Life & Culture

Dance review: The Beauty Mixed Programme

A mixed experience as the Royal Ballet gets back to business


Covid has meant that dance companies’ programmes have had to be imaginative and flexible. So the Royal Ballet’s latest offering is a good example of what can go right – and wrong – with this process. 

The Beauty Mixed Programme at the Royal Opera House begins with Anemoi, a new work created by one of the company’s dancers, Valentino Zucchetti. Anemoi were the Greek gods of the winds, and the ballet certainly has a breezy feel about it, with fast entrances and exits, explosive leaps for the men and sharp footwork for the women. There are moments of particular beauty: dancers are silhouetted against a lit backdrop, and a lovely adage contains original lifts. There is a general feeling of optimism, and this ballet, danced by some of the younger members of the company, definitely gives cause for hope. Zucchetti is a name to watch, and I look forward to seeing more of his choreography.

Then follow five duets, which display the versatility of the dancers. Morgen is by Wayne McGregor and was danced at the performance I saw by Yasmine Naghdi and Joseph Sissens, with soprano Sarah-Jane Lewis providing the vocals.  It may be short, but I could only admire the intensity which the two dancers bring to the piece, and Sissens appears to have a spine made up of water, he moves with such fluidity.

Next is MacMillan’s ‘Farewell’ pas de deux from Winter Dreams, danced with incredible passion by Marianela Nunez and Vadim Muntagirov. After the Rain, by Christopher Wheeldon, follows, with all its soothing beauty brought to the fore by Fumi Kaneko and Federico Bonelli.

Natalia Osipova showed she can tackle the most contemporary of pieces in Woman with Water, a weirdly comic work by Mats Ek in which she gyrates and convulses around the stage….and drinks a glass of water. Yes, it’s a long way from her Giselle.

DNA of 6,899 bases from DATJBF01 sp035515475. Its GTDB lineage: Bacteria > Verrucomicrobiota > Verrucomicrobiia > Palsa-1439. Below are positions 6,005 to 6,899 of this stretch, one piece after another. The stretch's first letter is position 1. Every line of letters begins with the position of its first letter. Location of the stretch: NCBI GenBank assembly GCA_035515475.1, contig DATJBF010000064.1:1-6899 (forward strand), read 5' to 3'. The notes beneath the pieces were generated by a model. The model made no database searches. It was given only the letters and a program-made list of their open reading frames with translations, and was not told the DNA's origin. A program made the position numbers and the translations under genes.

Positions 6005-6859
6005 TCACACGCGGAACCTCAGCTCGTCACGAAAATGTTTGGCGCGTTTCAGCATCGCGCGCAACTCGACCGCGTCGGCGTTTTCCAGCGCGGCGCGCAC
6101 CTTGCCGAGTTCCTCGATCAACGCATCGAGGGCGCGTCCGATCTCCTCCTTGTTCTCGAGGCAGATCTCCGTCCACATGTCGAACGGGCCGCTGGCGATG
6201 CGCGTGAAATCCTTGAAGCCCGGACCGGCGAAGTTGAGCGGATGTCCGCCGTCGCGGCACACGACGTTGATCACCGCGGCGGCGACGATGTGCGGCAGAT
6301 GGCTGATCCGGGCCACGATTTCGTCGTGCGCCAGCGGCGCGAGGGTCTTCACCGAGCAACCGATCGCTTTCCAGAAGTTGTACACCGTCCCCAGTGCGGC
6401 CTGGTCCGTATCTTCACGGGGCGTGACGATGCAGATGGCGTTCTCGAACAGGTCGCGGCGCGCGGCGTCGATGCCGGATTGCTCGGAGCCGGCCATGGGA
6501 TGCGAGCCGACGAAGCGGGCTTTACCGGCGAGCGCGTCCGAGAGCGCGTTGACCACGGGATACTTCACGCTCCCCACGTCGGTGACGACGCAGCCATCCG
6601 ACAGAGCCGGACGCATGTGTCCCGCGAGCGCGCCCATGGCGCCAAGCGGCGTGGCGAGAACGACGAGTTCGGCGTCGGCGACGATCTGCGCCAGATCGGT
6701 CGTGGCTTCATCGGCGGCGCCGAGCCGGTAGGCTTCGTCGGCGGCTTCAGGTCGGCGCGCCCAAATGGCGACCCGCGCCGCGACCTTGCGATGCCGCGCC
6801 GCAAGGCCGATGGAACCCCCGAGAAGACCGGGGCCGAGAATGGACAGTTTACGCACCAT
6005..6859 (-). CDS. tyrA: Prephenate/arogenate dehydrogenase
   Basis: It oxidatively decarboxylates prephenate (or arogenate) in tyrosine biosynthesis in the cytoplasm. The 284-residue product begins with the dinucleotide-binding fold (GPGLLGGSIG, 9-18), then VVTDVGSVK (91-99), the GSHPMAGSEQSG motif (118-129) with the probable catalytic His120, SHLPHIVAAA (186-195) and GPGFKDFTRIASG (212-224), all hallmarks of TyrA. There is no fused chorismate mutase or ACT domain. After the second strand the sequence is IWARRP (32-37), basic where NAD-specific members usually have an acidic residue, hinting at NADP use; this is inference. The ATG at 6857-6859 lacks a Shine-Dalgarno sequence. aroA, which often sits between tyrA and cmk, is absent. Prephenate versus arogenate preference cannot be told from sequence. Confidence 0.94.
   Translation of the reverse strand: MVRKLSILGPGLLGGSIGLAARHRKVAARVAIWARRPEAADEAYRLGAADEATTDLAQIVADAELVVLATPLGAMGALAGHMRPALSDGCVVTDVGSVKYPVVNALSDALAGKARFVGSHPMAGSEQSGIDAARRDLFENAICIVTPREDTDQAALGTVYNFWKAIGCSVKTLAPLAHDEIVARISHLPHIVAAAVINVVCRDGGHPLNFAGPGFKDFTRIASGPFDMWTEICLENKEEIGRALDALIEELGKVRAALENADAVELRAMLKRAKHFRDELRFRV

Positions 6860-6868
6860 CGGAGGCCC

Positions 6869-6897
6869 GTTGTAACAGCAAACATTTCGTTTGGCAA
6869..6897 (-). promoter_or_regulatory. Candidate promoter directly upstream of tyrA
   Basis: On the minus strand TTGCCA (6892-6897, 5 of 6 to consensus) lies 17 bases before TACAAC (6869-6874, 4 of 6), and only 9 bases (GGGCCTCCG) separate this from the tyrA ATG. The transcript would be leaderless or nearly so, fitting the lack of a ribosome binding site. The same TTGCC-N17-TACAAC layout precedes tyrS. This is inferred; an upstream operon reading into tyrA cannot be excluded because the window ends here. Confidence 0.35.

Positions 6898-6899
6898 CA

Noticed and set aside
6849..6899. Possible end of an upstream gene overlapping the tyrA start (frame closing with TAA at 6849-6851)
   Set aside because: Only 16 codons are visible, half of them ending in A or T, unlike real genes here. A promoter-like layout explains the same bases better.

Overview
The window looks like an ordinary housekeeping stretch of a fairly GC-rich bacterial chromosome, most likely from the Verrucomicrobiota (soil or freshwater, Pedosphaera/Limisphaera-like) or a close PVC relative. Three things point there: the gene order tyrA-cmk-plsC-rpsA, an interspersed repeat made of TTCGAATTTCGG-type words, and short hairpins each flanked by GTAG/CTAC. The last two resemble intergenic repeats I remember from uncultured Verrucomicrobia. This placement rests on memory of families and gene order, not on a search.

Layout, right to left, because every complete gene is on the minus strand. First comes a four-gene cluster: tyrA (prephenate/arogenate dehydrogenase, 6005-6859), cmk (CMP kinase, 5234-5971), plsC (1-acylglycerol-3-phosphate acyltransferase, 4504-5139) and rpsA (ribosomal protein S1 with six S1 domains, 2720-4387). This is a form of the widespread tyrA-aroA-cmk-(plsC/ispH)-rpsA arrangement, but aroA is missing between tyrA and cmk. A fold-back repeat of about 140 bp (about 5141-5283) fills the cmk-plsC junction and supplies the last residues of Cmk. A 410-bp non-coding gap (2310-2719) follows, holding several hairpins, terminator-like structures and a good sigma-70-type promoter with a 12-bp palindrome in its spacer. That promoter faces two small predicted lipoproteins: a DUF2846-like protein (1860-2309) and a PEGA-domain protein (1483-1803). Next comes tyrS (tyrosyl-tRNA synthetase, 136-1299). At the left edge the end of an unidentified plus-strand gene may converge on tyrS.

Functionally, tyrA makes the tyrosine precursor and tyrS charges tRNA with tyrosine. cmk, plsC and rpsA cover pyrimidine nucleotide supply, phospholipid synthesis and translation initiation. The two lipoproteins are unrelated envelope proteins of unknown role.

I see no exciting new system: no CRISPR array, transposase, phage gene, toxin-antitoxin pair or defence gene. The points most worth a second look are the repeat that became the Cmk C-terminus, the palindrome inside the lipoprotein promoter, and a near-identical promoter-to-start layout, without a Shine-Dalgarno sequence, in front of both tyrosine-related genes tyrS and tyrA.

Valentino Zucchetti showed off his own dance talents when he partnered – and outshone – Meaghan Grace Hinkis in Ashton’s Voices of Spring pas de deux. Set to the famous waltz by Johann Strauss, it is a sugary piece, complete with falling petals, luscious jumps and lots of flirting.

The evening finishes with Act III of The Sleeping Beauty. Presented without the rest of the ballet to build up the story, it was rather muted. Francesca Hayward, usually so secure, seemed underpowered at the performance I saw, but Mayara Magri was a fine Princess Florine and Alexander Campbell made Florimund’s solos look easy. Perhaps it was because there were fewer dancers than usual on the stage, but this grand finale lacked the sparkle and oomph it needs.


The Beauty Mixed Programme is at the Royal Opera House until 11 July and will be live-streamed on 9 July. It will be available on demand until 6 August.  

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